Officials have ordered tuberculosis tests on all inmates and staff at the Northern State Correctional Facility because authorities learned Wednesday a routine screening showed several people there may have been exposed.

John Gorczyk, commissioner of the Vermont Corrections Department, downplayed the seriousness of the situation this morning -- and he vehemently denied news reports the prison is under quarantine.

"There & #039;s no quarantine -- we & #039;re just not moving anyone in or out right now," Gorczky told The Caledonian-Record.

According to him, people at the prison are screened annually for TB, getting tested in their birth month. Wednesday, officials learned some recently tested people might have the antibodies for TB.

Gorczyk said they & #039;re re-testing those people to see if in fact the test results were right. If they were, the next step would be to run chest x-rays on someone as part of determining whether he/she has the disease itself.

"We had a similar situation about four to five years ago at the St. Albans facility," said Gorczyk, adding that it took officials about a week to run the tests that determined no one had TB.

Gorczyk was upset this morning about hearing wire service reports claiming the facility was under quarantine. He even objected to the use of the word "scare" to describe the situation.

However, authorities have moved to isolate the inmate population there for now. Gorczyk revealed that yesterday, three inmates had been in the process of being transferred to Rutland when authorities learned of the TB tests.

"All three were turned around and returned there (to Newport)," said Gorczyk, adding that officials are checking into other recent transfers.

He did not have information yet early this morning on what authorities might do about anyone recently released from the facility. At least one person -- Greg Reed, the former state representative from St. Johnsbury doing time for murder -- got let out of Newport on furlough late last week.

According to Gorczyk, corrections officials are continuing to work with Health Department officials in determining how to respond to the situation.

Also, Gorczyk said this morning there & #039;s been no decision yet on whether to restrict visitors to the prison. Again, he said he wants to talk further with the Health Department about that.

According to him, Newport has about 350 inmates, and there are about 120 people who work there.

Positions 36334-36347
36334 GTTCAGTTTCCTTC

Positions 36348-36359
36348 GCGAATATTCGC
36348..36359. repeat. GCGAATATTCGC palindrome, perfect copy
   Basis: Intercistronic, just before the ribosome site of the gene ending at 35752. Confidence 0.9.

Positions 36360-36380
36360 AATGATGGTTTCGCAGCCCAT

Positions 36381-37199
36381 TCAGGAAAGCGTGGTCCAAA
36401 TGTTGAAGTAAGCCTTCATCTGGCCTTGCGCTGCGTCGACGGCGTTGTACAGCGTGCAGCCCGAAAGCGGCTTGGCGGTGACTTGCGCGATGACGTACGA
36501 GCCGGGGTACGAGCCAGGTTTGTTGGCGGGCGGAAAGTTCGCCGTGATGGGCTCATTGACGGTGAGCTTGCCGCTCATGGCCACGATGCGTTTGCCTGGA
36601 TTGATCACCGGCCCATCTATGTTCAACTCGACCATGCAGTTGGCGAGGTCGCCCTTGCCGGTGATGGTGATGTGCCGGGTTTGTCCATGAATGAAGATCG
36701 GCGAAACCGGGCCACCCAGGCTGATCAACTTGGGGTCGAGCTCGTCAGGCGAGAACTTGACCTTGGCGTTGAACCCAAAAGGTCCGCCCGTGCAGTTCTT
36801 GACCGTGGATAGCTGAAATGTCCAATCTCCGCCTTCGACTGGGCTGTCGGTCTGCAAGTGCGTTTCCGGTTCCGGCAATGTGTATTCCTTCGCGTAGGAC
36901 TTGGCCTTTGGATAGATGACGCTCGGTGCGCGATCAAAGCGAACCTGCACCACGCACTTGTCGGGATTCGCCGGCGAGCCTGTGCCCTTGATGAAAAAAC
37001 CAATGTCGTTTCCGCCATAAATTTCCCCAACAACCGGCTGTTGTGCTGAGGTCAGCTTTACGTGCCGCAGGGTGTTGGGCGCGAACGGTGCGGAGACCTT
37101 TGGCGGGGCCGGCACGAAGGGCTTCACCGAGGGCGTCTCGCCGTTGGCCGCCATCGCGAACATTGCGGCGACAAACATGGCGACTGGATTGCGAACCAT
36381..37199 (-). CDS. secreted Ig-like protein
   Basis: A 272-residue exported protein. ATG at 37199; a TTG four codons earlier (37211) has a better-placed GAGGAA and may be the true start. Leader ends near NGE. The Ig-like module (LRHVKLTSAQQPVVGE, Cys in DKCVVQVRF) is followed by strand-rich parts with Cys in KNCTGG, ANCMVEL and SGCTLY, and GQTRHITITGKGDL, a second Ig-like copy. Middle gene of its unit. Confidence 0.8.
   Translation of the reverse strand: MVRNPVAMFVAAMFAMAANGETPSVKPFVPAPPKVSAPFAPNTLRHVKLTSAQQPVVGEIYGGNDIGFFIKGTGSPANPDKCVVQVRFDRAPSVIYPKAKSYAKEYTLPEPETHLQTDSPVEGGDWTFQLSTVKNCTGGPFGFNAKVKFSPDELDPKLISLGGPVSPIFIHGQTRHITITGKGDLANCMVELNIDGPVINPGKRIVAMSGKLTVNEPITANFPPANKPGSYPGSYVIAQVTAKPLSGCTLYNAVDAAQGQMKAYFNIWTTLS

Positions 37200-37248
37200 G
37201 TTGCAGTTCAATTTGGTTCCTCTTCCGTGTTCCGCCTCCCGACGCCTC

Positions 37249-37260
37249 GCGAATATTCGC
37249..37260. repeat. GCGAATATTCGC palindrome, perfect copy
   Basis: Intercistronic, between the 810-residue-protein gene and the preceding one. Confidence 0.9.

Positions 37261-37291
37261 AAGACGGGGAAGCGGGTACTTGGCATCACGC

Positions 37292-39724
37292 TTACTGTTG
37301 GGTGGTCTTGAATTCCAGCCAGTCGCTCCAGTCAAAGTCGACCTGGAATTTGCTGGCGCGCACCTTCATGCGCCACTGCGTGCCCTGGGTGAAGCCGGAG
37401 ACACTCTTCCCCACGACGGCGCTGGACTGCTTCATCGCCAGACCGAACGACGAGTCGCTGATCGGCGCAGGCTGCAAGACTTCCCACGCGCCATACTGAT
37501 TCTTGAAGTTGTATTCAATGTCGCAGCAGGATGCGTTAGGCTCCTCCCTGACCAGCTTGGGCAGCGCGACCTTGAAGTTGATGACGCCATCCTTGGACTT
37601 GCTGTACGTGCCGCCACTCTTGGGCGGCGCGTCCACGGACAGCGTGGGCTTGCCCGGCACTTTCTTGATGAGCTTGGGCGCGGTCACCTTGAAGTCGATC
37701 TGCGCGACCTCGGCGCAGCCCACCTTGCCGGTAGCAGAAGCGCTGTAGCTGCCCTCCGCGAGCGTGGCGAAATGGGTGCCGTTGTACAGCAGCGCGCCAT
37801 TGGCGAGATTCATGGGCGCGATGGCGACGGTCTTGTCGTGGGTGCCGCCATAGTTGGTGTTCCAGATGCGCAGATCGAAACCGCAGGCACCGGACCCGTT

The Associated Press reports no one at the prison has been diagnosed as having TB. The tests had shown the presence of TB antibodies, which are cells the body produces to fight the disease.

State Health Commissioner Jan Carney reported more tests will be done in the next few days to determine whether anyone at the prison actually has contracted the disease.

Carney said TB is a bacterial infection most often infecting the lungs and spread by coughing or sneezing. It can be treated with antibiotics.

While the situation lasts, no new inmates will be admitted, and inmates already there won & #039;t be transferred to other prisons.

NSCF Superintendent Kathy Lanman said she wasn & #039;t allowed to comment on the situation. She referred all calls to corrections department clinical director Tom Powell, who did not return calls Wednesday from The Caledonian-Record.

Some town officials in both Newport City and neighboring Derby, which the prison also borders, seemed surprised to learn of the TB scare, saying they hadn & #039;t been informed about it.

City Manager John Ward said he hadn & #039;t heard about it until he got a call from the press at home Wednesday night.

"I am a little surprised somebody (from the state) didn & #039;t give me a call. I thought they would give me heads up."

Newport City Health Officer Marilyn Kelly said she first learned about it on television. She felt that although state officials should have notified somebody in the city on what was happening at the prison facility, she speculated that because it is "a state thing and not a city thing, it is the reason why they handled it that way."

Staff writer Terrill Albee contributed to this report.


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